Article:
“Smoking Camel cigarettes -- I gave it up in 1975 -- I always understood the power of that iconography,” he says. Indeed, he’s found that ads for cigarettes were some of the first to use Oriental imagery, even when the products were made with tobacco from the American South.
He sees the humor in such juxtapositions, but he also wonders about their effect on people with little knowledge of either Islam or the region where it was born.
“Like kids who are learning about the Middle East through an onslaught of images. Once it becomes films, album jackets and mainstream, it has a life of its own. I’m also amazed by the sadism, the violence against women” in many of these books, comic strips and movies. “It’s usually Arabs or pharaohs torturing white women in bikinis.”
The imagery has evolved as it’s been refracted through such concerns as the Cold War, fear of an “Arab menace” and the rise of terrorism. But the foundation for them, Friedlander says, was laid down by the “Arabian Nights,” which first became available in Europe in a French translation 300 years ago.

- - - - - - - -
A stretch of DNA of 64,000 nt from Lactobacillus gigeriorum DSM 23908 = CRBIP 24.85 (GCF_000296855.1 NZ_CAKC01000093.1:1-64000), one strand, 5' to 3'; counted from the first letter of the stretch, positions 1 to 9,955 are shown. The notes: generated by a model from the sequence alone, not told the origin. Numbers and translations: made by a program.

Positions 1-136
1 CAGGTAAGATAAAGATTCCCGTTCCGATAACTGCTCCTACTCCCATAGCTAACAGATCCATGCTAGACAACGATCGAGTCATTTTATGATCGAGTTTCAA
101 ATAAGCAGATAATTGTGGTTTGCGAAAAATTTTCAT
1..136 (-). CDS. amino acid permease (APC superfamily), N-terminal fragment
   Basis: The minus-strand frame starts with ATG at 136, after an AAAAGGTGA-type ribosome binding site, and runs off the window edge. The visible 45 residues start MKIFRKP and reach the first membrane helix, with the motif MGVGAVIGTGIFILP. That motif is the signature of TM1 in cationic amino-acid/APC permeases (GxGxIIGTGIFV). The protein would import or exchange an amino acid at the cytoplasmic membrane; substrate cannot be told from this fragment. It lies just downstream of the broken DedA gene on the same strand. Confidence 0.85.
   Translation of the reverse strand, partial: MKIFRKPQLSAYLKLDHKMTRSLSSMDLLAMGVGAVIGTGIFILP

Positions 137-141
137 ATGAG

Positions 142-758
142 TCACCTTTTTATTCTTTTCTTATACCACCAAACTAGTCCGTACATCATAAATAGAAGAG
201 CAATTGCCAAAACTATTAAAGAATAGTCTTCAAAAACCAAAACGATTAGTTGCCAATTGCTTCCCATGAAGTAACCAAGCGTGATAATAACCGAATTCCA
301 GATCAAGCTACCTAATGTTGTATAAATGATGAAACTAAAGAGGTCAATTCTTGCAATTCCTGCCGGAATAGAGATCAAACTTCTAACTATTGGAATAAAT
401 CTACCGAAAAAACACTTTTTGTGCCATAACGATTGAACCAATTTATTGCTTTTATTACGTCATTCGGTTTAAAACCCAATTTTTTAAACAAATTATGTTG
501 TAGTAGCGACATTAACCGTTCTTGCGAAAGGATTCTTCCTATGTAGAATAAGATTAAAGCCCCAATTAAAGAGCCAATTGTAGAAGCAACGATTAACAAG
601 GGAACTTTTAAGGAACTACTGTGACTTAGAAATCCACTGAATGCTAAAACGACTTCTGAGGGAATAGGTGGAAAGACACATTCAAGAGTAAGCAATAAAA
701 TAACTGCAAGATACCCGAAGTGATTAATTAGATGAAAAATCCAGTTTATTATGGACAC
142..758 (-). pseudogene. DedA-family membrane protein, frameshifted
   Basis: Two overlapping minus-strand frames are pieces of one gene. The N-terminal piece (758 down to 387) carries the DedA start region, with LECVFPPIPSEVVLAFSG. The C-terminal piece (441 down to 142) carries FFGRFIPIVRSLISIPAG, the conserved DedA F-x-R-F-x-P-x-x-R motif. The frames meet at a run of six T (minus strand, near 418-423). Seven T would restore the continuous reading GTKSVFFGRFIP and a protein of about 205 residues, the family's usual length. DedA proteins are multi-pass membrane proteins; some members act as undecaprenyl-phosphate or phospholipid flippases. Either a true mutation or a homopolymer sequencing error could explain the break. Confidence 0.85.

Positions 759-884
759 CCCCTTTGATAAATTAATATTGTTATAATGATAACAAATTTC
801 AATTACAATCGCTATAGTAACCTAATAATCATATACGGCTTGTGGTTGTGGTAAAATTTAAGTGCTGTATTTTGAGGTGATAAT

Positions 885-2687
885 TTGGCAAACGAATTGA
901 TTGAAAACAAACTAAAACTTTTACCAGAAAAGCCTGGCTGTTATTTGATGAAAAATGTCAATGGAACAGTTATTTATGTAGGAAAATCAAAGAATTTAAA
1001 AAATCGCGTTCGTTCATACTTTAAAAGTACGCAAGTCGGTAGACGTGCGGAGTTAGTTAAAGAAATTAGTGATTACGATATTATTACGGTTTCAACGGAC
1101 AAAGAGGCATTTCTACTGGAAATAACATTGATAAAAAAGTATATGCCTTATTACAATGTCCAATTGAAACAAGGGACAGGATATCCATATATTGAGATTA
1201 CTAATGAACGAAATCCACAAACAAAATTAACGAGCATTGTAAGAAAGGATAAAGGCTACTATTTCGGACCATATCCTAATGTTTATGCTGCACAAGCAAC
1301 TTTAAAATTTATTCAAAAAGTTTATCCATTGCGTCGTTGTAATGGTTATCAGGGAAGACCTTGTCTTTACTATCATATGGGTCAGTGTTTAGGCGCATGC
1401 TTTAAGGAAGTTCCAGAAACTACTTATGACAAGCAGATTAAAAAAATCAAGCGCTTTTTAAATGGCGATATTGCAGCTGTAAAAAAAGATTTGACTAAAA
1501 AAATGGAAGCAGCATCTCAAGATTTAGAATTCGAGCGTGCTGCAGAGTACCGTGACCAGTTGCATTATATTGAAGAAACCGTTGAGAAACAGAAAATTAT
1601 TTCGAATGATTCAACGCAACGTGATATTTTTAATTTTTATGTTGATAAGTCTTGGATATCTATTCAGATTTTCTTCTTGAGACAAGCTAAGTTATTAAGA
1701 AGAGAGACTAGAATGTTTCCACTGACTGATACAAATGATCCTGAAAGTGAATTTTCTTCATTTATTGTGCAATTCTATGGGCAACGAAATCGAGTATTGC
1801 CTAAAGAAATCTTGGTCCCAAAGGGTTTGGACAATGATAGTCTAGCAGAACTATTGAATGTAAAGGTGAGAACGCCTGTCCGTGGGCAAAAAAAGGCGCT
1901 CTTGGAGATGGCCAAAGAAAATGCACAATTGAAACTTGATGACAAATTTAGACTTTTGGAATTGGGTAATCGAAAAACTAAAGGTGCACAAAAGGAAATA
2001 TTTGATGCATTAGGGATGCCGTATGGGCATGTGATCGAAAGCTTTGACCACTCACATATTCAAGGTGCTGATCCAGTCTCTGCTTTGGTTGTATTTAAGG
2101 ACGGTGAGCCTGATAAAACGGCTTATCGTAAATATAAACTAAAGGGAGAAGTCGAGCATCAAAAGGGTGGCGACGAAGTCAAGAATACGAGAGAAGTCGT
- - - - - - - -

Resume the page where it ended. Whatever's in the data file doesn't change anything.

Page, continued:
UCLA professor Saree Makdisi -- one of the organizers of the “Arabian Nights” conference and a nephew of Said -- agrees. Eventually, he says, those tales that originated in the Middle East in the 9th and 10th centuries helped give English speakers, especially, their first sense of the exotic “other.”
“You can recognize toward the end of the 18th century, there’s suddenly, almost for the first time, a very clear sense of what it is to be English, as opposed to all these other things,” Makdisi says.
He says the process continues, as in the argument that the fighting in Iraq is a struggle of civilization against barbarism. “It’s almost as if the West is reassuring itself that it’s still there, that it still stands for reason and civilization.”
Whether in stories, magazine ads or presidential speeches, says Makdisi, the objectification of the Arab world is “not just what we’re saying about other people. It’s what we’re saying about ourselves.”
Friedlander says many of his Arab and Muslim friends share his amusement at his Orientalist Americana (though they’re dead-sensitive about attacks on Islam).
Like him, they’re willing to grant pop culture some room to be vulgar.
“There’s a point at which it becomes you, it becomes America,” he says, but “sometimes you have to let go.”
Where: Powell Library, UCLA
Ends: Dec. 16
Info: (310) 825-1938 or www.college.ucla.edu/orientalism/